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Schroeder investigates the nuts and bolts of presidential debates as they play out on live television, shedding light on the dramatic aspects that make these political contests "must-see TV."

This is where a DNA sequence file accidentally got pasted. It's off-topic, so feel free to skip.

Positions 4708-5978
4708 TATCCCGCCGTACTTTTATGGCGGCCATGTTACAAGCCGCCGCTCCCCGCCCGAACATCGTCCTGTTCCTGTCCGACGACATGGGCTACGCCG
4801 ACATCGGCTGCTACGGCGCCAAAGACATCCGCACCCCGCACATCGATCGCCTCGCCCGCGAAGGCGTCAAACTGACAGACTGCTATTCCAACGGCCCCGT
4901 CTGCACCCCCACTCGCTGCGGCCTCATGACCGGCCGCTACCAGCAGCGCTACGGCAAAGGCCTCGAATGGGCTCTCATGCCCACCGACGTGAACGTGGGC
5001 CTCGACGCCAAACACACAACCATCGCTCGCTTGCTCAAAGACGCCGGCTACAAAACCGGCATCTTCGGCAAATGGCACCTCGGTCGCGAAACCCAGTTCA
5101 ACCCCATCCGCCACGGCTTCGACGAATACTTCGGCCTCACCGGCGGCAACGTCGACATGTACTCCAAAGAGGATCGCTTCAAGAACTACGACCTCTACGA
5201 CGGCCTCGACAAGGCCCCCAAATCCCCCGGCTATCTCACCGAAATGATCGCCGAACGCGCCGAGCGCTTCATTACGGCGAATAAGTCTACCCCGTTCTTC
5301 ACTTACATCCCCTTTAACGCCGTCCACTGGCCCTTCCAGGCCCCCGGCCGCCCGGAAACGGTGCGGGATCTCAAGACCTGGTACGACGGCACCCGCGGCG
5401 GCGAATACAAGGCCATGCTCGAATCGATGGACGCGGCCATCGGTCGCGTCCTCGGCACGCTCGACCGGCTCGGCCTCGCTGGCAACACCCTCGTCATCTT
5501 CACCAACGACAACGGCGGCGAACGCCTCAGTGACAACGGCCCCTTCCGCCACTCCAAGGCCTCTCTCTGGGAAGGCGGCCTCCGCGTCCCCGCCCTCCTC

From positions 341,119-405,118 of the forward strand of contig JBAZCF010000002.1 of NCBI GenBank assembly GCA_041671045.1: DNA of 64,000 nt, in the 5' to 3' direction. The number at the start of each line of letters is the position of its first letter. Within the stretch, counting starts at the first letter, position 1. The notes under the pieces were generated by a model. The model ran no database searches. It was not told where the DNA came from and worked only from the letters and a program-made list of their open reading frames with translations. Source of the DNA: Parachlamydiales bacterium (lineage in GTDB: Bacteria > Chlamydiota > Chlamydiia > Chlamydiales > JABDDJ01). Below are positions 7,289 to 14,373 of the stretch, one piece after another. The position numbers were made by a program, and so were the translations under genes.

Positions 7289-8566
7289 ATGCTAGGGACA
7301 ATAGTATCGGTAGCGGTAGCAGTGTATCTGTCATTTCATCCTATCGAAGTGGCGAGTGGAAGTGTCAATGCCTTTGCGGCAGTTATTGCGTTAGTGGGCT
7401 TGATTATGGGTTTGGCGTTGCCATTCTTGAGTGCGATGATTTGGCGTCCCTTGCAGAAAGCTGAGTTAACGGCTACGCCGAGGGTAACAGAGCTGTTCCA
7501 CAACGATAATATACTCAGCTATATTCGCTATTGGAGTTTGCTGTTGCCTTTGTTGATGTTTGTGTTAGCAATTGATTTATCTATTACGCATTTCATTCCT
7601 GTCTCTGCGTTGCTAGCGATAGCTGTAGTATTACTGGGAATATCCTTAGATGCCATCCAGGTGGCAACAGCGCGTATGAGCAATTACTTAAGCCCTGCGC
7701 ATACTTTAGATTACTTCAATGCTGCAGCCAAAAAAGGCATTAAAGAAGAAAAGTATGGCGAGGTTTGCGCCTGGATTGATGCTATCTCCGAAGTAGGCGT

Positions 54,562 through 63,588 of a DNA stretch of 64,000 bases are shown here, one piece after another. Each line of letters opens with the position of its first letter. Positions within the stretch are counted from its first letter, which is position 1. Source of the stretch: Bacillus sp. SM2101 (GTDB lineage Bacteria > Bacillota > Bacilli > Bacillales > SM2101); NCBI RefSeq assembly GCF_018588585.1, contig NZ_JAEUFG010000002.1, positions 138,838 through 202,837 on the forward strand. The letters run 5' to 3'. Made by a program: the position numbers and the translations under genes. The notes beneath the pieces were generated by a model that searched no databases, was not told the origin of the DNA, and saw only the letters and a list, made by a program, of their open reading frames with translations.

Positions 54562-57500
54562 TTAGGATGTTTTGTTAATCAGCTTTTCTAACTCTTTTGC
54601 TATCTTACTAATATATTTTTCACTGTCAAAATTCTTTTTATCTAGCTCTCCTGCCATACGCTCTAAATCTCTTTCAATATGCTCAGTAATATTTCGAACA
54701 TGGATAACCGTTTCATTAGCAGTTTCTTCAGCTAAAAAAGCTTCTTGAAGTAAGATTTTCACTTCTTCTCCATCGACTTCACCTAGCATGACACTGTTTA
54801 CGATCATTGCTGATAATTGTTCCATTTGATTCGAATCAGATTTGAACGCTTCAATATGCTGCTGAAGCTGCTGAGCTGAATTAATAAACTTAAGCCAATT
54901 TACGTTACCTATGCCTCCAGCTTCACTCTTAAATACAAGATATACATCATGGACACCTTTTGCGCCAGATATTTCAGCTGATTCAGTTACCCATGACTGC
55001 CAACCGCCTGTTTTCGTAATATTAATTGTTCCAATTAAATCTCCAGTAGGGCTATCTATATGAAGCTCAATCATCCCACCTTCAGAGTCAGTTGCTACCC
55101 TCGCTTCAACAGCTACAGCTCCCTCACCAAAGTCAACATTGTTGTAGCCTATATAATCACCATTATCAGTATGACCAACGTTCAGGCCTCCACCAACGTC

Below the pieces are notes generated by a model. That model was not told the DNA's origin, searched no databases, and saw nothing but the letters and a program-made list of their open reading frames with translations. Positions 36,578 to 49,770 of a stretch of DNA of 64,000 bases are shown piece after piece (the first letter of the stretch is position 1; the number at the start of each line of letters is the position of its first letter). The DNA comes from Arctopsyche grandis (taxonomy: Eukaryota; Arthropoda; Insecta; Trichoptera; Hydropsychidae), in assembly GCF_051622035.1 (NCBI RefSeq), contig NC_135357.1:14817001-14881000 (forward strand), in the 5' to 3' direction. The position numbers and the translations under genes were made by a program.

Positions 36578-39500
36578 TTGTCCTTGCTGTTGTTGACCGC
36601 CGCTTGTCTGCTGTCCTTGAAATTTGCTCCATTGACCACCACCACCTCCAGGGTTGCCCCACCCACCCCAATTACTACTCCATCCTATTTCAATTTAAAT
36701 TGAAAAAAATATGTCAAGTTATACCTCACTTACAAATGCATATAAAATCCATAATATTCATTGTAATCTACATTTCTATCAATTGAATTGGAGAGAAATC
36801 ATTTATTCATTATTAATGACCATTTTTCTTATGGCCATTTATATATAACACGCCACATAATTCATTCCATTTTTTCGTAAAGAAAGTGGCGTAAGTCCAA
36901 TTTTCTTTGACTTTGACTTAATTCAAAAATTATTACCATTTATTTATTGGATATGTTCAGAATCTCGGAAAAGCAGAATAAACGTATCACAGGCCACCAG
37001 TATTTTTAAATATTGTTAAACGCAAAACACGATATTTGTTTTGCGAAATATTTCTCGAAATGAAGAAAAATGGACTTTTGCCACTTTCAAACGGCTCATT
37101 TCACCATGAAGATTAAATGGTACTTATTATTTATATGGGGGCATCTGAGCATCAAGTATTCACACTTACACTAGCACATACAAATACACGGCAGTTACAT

Presidential debates have had mixed reviews. Advocates praise debates as a way of making issues more central to the campaign. Others criticize them as little more than joint press conferences. How important are these debates? Do they really test knowledge and vision? Do they sort good ideas from bad, or reveal important character traits and habits of mind? In short, do they provide voters with what they need to know to choose a president? To address these questions, the authors place contemporary debates in their cultural and historical context, tracing their origins and development in the American political tradition, from the eighteenth century to the present. Although the Kennedy-Nixon TV confrontations were an historical first, debate was an element of American electoral politics by 1788 and a staple of policy deliberation throughout the colonial period. Indeed, much of the confusion over the value of debates stems in part from the long tradition of political debating in America. Thus, to make the most productive use of debate in modern presidential politics, the authors argue, we must respond to the history of this tradition. The book concludes with recommendations to preserve the best elements of traditional debate while adapting to the requirements of the broadcast age. The reforms they advocate include: substantive debates between major party representatives between elections; alternative formats; use of visual aids in debates; follow-up press conferences; a focus on fewer issues and increased experimentation in the primaries. Presidential debates provide voters with a rare opportunity to evaluate political reasoning on complex issues. In suggesting ways to make presidential debates even more effective, this thought-provoking volume makes an important contribution to America's political future.